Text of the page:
Fry bread selection includes sweet to savory with your choice of honey, cinnamon & sugar, or beans with cheese and salsa.
I enjoyed the fry bread with cinnamon and sugar and bought a beaded dream catcher. The guy running this outdoor eatery and shop has a got a sense of humor. I didn’t get to meet his mom but he told me that she made the dream catcher that I bought.
Enjoy the food, jewelry, and jokes!
Visit Yavapai Apache Fry Bread and Jewelry at West Middle Verde Rd (aka N Montezuma Castle Hwy) at Montezuma Castle Rd. Perfect stop on your way to (or from) Montezuma Castle!
Cottonwood is a charming town with cute shops and a hiking trail by the Verde River.
Walk along Main Street in the historic Old Town Cottonwood for shops and restaurants. And you must wander through Larry’s Antiques and Things, a jungle of treasures to explore.
Spend some time along the Verde River or hop in a kayak and paddle your way around.
Do you like wine? You’re in the right place in Cottonwood, the center of Verde Valley wine region. Sample the red, white, rose, and maybe bring home a case of drinkable souvenirs from Arizona?
Dine casual or upscale with options such as Bing’s Burger Station, Pizzeria Bocce, Tavern Grille, or Nic’s Italian Steak & Crab House.
Dead Horse Ranch State Park
Odd name for a beautiful place. This Arizona state park is a lovely oasis with three lagoons for kayaking, fishing, and birdwatching. Campsites and cabins are available for rent.
Dead Horse Ranch State Park is perfect for a family day trip from Sedona. Walk around the lagoons and watch for the pair of bald eagles that come back to nest in the springtime.
Fall is a wonderful time to visit the park when the cottonwood trees are a stunning golden display. I wrote a full blog post about visiting Dead Horse Ranch Park with all the details.
Tuzigoot National Monument
The word Tuzigoot is derived from the Apache word for ‘crooked water’ and the site was named at the suggestion of an Apache member of the excavation project.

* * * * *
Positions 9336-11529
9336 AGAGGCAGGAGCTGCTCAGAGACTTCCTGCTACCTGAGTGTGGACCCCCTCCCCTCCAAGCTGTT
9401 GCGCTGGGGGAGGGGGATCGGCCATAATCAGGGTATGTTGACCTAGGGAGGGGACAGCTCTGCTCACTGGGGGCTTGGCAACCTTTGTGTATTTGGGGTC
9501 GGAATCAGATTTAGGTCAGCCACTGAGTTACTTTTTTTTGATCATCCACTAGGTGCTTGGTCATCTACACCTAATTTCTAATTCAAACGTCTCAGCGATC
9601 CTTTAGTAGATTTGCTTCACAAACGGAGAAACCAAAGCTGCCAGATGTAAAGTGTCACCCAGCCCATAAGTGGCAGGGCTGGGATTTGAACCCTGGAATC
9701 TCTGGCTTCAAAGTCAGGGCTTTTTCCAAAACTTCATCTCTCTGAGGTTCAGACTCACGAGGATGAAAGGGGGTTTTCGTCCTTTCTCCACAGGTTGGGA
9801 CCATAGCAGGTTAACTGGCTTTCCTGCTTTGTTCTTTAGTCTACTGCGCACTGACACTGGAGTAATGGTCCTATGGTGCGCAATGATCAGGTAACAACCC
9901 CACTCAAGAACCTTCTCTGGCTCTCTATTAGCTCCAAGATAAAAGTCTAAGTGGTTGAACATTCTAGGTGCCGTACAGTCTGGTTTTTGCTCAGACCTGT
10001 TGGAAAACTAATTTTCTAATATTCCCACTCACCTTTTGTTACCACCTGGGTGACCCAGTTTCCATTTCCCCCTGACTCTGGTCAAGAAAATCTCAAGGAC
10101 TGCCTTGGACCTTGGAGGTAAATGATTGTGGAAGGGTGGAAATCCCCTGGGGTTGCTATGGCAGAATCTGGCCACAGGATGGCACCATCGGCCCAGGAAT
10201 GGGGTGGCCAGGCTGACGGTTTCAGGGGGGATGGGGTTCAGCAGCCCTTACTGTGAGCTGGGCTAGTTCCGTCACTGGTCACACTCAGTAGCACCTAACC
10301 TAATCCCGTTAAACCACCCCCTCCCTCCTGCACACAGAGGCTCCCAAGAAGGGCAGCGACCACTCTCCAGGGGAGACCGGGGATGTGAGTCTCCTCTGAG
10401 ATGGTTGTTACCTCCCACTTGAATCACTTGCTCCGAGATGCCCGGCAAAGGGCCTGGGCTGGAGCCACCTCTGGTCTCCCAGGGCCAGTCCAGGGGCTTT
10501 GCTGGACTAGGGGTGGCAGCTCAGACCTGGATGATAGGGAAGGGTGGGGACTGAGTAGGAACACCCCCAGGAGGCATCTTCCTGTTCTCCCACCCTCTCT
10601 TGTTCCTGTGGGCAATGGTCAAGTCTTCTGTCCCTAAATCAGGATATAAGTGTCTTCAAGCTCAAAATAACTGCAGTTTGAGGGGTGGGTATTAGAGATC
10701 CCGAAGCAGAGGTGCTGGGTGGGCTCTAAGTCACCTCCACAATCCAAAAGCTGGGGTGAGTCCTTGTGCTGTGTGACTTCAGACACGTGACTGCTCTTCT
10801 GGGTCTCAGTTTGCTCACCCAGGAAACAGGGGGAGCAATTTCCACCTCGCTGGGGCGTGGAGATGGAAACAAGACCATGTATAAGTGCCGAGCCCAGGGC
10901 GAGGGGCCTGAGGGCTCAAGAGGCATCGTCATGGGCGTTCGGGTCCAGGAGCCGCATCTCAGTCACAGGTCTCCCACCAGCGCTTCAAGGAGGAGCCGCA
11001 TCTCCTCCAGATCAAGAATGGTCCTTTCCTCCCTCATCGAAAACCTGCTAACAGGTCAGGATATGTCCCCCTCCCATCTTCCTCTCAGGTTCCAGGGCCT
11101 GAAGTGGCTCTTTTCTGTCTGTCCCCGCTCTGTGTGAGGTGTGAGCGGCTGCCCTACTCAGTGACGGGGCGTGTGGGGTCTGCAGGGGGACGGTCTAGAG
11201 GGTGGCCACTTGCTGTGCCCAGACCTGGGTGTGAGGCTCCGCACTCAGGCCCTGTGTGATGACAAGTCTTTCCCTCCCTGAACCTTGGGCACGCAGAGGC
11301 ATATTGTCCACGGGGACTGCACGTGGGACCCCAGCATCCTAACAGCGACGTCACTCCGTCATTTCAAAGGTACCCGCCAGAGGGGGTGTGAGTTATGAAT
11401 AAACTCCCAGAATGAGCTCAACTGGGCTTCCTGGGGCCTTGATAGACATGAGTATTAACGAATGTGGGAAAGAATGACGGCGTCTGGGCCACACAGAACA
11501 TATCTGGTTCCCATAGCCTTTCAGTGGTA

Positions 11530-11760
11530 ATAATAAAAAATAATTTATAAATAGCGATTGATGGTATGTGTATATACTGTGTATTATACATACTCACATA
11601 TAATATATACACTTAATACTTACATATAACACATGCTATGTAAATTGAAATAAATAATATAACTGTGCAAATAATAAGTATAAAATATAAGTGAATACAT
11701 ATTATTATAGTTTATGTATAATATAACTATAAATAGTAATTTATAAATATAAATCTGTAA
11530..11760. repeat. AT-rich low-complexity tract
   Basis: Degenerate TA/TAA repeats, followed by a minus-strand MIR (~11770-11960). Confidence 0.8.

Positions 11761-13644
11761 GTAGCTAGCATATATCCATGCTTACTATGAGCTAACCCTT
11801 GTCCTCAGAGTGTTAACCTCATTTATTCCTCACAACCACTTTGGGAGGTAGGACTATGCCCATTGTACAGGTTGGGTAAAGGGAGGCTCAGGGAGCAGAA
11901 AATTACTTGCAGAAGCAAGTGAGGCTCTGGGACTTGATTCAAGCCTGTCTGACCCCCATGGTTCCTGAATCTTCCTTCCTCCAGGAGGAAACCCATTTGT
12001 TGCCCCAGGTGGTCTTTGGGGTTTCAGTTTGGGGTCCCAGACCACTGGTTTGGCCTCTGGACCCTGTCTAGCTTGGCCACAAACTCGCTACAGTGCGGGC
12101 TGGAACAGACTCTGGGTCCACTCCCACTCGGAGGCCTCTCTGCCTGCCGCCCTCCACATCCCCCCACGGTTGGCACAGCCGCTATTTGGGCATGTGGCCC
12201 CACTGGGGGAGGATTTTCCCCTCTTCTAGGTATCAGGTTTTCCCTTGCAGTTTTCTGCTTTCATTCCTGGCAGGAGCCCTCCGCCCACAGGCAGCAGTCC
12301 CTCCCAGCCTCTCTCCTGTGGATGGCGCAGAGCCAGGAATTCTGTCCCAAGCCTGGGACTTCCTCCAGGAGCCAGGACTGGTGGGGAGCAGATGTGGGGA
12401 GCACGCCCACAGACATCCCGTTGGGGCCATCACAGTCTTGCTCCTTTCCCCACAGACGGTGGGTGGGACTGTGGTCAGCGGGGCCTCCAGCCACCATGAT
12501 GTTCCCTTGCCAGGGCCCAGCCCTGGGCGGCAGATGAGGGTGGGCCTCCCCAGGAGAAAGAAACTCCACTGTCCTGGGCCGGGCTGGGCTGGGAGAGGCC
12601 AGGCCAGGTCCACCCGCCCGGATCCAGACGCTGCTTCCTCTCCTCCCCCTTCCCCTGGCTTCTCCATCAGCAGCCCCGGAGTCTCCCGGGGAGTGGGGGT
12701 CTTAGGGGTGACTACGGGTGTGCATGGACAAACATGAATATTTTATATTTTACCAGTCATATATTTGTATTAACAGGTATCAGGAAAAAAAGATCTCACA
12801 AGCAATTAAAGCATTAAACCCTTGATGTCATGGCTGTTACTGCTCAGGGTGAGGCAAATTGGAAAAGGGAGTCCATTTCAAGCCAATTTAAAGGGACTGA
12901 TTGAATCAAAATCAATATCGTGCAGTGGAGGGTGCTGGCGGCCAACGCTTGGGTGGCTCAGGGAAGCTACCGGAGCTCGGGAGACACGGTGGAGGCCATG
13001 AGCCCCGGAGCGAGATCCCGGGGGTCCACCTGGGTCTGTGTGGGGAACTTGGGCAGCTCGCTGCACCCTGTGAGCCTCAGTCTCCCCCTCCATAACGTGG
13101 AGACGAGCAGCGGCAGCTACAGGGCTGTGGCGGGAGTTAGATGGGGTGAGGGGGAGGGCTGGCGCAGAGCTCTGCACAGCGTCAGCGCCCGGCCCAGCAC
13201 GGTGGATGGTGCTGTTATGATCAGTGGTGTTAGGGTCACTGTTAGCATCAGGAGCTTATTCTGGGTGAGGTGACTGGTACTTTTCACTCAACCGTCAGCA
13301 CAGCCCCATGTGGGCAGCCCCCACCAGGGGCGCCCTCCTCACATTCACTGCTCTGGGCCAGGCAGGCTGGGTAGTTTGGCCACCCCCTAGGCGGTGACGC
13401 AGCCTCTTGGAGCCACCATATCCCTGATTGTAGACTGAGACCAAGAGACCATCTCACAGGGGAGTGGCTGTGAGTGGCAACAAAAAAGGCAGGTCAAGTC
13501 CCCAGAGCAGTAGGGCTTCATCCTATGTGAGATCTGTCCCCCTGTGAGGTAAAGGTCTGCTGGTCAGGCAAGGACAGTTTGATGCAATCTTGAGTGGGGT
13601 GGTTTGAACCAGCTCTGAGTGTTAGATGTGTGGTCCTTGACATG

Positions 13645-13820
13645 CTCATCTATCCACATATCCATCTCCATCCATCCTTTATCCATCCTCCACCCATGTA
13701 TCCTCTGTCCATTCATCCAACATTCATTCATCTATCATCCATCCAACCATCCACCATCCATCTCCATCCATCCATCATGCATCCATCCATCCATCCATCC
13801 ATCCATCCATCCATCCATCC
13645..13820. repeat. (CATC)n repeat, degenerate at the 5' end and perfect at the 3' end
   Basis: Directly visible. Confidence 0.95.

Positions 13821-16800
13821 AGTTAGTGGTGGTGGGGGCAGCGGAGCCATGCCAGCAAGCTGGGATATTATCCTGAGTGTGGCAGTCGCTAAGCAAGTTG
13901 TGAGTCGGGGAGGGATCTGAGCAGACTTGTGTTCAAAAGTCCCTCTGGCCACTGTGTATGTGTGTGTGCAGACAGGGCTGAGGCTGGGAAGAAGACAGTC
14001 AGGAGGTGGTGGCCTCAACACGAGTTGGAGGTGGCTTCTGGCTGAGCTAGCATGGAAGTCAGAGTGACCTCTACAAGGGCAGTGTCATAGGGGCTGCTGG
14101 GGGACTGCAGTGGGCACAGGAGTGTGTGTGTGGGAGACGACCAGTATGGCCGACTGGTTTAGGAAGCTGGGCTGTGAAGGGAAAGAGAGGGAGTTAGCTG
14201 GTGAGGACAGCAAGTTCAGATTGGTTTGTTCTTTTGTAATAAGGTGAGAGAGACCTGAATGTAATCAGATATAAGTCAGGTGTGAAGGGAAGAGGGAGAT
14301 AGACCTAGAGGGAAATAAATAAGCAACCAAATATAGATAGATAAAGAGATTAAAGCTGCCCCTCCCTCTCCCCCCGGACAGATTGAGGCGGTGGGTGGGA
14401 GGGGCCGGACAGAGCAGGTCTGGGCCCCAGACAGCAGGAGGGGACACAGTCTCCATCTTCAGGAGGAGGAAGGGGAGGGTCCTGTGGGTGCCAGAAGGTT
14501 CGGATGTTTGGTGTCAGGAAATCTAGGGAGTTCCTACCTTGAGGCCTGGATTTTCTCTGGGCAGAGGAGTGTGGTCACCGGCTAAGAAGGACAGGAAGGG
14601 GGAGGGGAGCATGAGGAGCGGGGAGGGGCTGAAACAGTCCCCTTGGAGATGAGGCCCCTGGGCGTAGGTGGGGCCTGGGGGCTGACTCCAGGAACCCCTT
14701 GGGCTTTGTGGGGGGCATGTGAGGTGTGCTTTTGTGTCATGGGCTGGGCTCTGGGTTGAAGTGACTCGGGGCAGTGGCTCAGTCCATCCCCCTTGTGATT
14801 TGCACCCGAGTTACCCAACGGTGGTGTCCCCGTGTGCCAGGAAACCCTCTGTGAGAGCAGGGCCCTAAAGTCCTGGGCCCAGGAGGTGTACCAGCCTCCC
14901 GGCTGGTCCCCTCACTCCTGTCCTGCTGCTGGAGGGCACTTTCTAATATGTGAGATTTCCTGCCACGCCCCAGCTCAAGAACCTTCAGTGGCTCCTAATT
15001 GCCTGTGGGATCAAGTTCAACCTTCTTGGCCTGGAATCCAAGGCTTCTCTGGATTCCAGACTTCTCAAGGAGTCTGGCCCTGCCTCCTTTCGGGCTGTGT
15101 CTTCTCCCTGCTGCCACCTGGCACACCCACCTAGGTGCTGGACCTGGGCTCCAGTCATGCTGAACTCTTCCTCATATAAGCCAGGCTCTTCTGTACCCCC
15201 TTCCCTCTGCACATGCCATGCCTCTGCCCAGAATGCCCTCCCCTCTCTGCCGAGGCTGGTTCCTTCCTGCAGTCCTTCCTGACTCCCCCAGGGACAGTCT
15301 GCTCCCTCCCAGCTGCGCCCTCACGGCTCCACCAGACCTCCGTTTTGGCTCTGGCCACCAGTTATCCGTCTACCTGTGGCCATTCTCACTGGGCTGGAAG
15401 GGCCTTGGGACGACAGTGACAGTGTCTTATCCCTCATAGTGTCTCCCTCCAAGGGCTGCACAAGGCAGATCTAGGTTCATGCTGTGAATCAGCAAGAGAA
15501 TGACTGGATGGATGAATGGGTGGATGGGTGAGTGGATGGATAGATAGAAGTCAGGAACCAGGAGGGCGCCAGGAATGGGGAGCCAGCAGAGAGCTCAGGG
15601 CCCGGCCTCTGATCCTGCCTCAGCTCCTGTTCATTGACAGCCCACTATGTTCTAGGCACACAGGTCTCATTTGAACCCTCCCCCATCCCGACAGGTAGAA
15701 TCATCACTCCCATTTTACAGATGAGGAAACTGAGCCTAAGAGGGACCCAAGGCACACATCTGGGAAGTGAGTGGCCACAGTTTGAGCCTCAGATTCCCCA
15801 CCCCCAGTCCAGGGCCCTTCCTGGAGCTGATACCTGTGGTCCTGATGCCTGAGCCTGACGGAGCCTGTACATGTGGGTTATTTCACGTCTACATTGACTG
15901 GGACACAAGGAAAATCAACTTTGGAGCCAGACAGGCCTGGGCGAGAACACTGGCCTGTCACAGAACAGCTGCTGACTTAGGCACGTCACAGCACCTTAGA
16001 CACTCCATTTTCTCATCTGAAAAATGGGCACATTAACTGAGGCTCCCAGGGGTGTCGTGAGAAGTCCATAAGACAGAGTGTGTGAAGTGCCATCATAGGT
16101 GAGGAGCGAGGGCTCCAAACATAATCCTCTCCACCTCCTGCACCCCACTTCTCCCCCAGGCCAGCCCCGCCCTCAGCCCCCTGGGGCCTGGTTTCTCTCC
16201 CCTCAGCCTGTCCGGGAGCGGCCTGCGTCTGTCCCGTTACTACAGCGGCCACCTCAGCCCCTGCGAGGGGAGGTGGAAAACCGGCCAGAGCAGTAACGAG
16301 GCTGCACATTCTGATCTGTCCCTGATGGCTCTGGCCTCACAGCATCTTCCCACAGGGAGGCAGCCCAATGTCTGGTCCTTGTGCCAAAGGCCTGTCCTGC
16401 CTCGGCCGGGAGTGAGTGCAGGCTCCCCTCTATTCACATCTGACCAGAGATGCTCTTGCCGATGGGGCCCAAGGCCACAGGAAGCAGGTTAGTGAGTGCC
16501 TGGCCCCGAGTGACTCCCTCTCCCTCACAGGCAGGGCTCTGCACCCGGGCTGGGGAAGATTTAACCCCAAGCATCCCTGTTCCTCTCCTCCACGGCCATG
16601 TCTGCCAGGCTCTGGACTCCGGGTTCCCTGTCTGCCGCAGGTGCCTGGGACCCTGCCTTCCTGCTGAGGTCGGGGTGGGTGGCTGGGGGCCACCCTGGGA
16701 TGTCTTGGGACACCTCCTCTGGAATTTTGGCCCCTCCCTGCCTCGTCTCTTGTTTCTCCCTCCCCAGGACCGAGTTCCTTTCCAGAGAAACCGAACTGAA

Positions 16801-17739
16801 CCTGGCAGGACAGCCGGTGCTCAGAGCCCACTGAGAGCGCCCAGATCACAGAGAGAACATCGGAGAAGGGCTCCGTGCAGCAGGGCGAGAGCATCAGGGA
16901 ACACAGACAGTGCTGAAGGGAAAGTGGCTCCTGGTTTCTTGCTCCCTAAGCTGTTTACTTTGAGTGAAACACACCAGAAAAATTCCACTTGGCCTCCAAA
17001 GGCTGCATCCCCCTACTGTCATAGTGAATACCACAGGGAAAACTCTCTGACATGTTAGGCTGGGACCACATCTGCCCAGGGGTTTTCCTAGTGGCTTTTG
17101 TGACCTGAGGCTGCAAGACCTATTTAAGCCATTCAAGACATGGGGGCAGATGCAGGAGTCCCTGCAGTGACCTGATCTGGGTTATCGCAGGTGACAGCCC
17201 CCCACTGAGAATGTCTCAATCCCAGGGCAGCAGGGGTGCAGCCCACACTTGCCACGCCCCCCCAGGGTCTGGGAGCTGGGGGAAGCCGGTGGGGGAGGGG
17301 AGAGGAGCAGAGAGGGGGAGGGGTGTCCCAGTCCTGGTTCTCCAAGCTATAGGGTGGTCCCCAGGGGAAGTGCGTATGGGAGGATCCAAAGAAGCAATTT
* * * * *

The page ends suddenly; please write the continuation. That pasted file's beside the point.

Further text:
Southwest of Sedona and near Cottonwood, this important historic site was a pueblo of the Sinagua people. The site is one of the largest pueblos in Arizona, built from limestone and sandstone, and consisting of more than 100 rooms in total.
The Sinagua people were farmers. They grew beans, corn, cotton, and squash and built the living quarters between 1000 and 1400 CE.
Walk the short trail through the historic ruins then take the boardwalk to Tavasci Marsh, watching for birds and listening to birdsong. A wetland in the desert is a rare thing to see.
Honanki Pueblo and Palatki Pueblo
The ancient ruins at Honanki and Palatki pueblos offer a glimpse into the past lives of the Hopi ancestors, known as the Sinagua people.
The road to the ruins is a bumpy ride on a washboard road but it’s worth it. And if you’re into free camping or off roading trails then make sure to plan extra time here.
Riding the ATV trails is one of the popular things to do in Arizona. There are lots of jeep and ATV rental places in Phoenix and Sedona. And Phoenix is only 115 miles from Sedona so it’s a great weekend vacation spot or day trip.
Once you get to Honanki Ruins there is a small parking lot and a short hike to the pueblo cliff dwellings. You’ll probably see lizards here on the hotter days and watch out for snakes too.
I have all the info you need to visit Honanki Ruins here. As of this writing Palatki Pueblo is temporarily closed.
Page Springs Hatchery
Located in Cornville, about 25-minutes drive from Sedona, the Page Springs Hatchery is a cool destination during hot weather, with Lower Oak Creek and lots of trees.
Over half of Arizona’s stock trout begin their life at Page Springs, that’s around 750,000 trout. Arizona Game and Fish Department run the hatchery.
Birding is popular at Page Springs Hatchery. Sit down and watch for a while, you will probably see some interesting birds like herons, kingfishers, bald eagles, or ducks, to name a few.
Hours: 7 am to 3:30 pm daily (closed for Thanksgiving and Christmas)
West Fork Oak Creek Canyon Hike
West Fork at Oak Creek Canyon is an excellent hike for all ages. The trail is mostly flat but there are a few creek crossings so be prepared to get your shoes wet. There are rocks and logs to step across most crossings.
West Fork trail tracks along the west fork of the Oak Creek with beautiful red rock canyon walls and lots of trees offering shade almost the whole hike.
But you don’t have to do the whole hike to enjoy the beauty of the West Fork Trail.
Sedona AZ Map of Things to Do
Here is the map of things to do outdoors in Sedona – enjoy!